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In pharmacology, an inverse agonist is an agent which binds to the same receptor binding-site as an agonist for that receptor but exerts the opposite pharmacological effect. Inverse agonists are effective against certain types of receptors (e.g. certain histamine receptors and GABA receptors) which have intrinsic activity without the acting of a ligand upon them (also referred to as 'constitutive activity'.)
Receptor agonists, antagonists and inverse agonists bind to the same receptor types. The pharmacological effect of an inverse agonist is measured as the negative value of the agonist primarily due to the historical findings of the already known agonist. Therefore, if the agonist has a positive value and the inverse agonist has a negative value, the antagonist for the receptor takes both the agonist and inverse agonist back to a neutral state.
One particular example is Ro15-4513 which is the inverse agonist of the benzodiazepine class of drugs (such as Xanax and Valium). Ro15-4513 and the benzodiazepines both utilize the same GABA binding site on neurons, yet Ro15-4513 has the opposite effect, producing anxiety rather than the sedative effect of the benzodiazepines.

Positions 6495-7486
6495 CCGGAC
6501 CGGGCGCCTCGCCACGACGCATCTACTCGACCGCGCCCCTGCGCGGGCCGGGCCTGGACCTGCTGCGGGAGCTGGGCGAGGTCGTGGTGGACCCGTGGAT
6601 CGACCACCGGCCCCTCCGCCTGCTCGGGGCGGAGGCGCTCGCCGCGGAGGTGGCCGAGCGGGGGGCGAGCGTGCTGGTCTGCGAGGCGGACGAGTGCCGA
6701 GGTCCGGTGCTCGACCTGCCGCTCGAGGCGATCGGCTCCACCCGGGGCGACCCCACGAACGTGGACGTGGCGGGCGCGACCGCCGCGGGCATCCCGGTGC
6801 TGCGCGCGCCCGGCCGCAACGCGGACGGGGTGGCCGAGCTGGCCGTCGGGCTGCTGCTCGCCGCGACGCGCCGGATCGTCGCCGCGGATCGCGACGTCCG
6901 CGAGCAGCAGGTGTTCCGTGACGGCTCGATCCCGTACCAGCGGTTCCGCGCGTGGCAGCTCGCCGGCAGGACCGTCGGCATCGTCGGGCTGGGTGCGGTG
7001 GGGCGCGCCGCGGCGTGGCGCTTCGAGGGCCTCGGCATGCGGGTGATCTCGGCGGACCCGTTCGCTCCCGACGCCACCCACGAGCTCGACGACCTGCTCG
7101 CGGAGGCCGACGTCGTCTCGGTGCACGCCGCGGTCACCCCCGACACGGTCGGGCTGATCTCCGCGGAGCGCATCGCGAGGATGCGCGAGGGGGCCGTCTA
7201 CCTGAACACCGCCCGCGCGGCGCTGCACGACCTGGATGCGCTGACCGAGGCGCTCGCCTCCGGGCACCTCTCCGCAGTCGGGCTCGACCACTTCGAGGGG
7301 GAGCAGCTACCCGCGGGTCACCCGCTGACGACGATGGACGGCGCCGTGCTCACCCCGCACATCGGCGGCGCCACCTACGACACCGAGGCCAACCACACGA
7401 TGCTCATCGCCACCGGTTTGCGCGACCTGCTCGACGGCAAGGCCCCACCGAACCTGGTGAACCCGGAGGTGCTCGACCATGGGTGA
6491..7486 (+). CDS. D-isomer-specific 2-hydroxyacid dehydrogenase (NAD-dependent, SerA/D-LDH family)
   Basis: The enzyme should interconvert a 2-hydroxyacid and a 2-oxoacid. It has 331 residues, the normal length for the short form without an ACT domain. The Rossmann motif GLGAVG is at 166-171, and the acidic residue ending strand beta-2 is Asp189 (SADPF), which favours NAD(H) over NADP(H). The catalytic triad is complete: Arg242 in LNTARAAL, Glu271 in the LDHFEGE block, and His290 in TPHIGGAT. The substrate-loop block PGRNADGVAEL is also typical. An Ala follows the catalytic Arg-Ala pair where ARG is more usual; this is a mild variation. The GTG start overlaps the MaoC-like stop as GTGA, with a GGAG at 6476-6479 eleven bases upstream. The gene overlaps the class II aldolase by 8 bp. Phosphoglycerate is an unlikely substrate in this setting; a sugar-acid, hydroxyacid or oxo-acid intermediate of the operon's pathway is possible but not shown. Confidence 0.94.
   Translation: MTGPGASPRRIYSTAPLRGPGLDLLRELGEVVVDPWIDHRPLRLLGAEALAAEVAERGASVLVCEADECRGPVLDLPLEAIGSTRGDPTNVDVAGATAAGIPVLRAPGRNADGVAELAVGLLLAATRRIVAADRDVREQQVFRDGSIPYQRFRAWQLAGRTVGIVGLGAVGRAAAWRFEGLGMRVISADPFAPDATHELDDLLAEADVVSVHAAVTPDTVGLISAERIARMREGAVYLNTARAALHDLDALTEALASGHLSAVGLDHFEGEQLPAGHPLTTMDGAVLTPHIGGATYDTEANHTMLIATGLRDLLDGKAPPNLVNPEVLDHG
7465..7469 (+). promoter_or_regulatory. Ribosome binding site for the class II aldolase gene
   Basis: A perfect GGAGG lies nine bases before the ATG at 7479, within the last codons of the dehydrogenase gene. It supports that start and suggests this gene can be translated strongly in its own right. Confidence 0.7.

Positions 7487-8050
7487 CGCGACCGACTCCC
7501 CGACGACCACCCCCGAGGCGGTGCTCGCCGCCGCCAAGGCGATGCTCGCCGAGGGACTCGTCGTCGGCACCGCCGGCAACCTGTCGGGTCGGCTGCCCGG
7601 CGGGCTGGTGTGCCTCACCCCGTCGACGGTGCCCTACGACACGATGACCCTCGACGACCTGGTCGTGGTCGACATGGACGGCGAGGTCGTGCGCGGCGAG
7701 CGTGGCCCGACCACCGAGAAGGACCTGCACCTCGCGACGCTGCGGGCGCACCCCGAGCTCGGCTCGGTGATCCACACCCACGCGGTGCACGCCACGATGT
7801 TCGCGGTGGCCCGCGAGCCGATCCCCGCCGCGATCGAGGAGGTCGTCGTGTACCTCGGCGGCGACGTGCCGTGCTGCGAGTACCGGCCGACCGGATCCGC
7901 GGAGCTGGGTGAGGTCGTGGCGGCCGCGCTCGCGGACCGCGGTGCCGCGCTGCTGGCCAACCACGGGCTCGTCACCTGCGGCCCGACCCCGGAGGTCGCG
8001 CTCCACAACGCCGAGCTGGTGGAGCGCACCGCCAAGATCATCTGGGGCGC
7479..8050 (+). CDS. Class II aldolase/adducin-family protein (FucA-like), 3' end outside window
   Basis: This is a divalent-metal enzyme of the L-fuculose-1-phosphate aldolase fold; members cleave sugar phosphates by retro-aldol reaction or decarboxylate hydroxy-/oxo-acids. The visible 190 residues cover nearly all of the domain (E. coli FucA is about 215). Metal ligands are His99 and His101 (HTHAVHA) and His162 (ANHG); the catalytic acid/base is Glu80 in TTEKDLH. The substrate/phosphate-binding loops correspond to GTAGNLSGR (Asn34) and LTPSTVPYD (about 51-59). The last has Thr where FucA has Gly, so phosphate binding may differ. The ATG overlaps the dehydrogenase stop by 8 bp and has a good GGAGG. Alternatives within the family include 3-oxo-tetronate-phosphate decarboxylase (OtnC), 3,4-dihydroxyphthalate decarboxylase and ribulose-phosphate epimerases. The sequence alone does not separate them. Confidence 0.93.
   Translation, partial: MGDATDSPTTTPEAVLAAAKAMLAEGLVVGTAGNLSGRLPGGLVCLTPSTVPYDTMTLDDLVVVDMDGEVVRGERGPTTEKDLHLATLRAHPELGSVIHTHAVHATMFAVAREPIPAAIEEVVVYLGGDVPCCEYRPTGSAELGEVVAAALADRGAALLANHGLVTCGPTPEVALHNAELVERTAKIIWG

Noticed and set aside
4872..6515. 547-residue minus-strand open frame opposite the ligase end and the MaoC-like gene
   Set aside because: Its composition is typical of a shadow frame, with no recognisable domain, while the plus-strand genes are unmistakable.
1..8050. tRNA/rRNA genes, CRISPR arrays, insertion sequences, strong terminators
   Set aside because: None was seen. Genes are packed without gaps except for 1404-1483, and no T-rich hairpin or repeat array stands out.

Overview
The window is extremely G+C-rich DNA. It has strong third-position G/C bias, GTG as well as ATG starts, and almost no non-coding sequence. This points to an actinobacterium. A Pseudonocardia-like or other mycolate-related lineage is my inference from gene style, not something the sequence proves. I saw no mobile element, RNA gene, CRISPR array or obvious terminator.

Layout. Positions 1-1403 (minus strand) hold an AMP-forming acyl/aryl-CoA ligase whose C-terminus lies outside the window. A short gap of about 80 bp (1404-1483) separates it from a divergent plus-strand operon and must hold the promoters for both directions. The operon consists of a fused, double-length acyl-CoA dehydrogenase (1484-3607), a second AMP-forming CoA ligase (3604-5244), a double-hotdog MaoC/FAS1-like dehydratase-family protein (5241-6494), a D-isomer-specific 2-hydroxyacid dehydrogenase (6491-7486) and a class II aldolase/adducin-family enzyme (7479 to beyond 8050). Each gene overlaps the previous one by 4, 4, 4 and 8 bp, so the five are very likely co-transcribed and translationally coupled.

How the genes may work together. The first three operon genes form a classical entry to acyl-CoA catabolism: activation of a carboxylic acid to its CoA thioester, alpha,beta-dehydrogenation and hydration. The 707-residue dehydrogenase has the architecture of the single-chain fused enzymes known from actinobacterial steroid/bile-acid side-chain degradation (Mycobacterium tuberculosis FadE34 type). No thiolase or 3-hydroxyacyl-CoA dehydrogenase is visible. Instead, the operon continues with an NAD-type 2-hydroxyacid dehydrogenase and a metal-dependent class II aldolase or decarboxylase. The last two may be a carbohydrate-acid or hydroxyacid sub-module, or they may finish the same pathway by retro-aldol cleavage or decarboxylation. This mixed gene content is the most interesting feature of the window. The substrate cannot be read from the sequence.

References[edit | edit source]
- Pharmacology of benzodiazepine receptors: an update by W. Sieghart in Journal of Psychiatry & Neuroscience (1994) Volume 19, pages 24-29.
- "Ethanol potentiation of GABAergic transmission in cultured spinal cord neurons involves gamma-aminobutyric acidA-gated chloride channels" by A. K. Mehta and M. K. Ticku in The Journal of Pharmacology and Experimental Therapeutics (1988) Volume 246, pages 558-564. PMID 2457076
See also[edit | edit source]
[edit | edit source]
- Inverse Agonists for Medical Students by William B. Jeffries, Ph.D., Creighton University Department of Pharmacology
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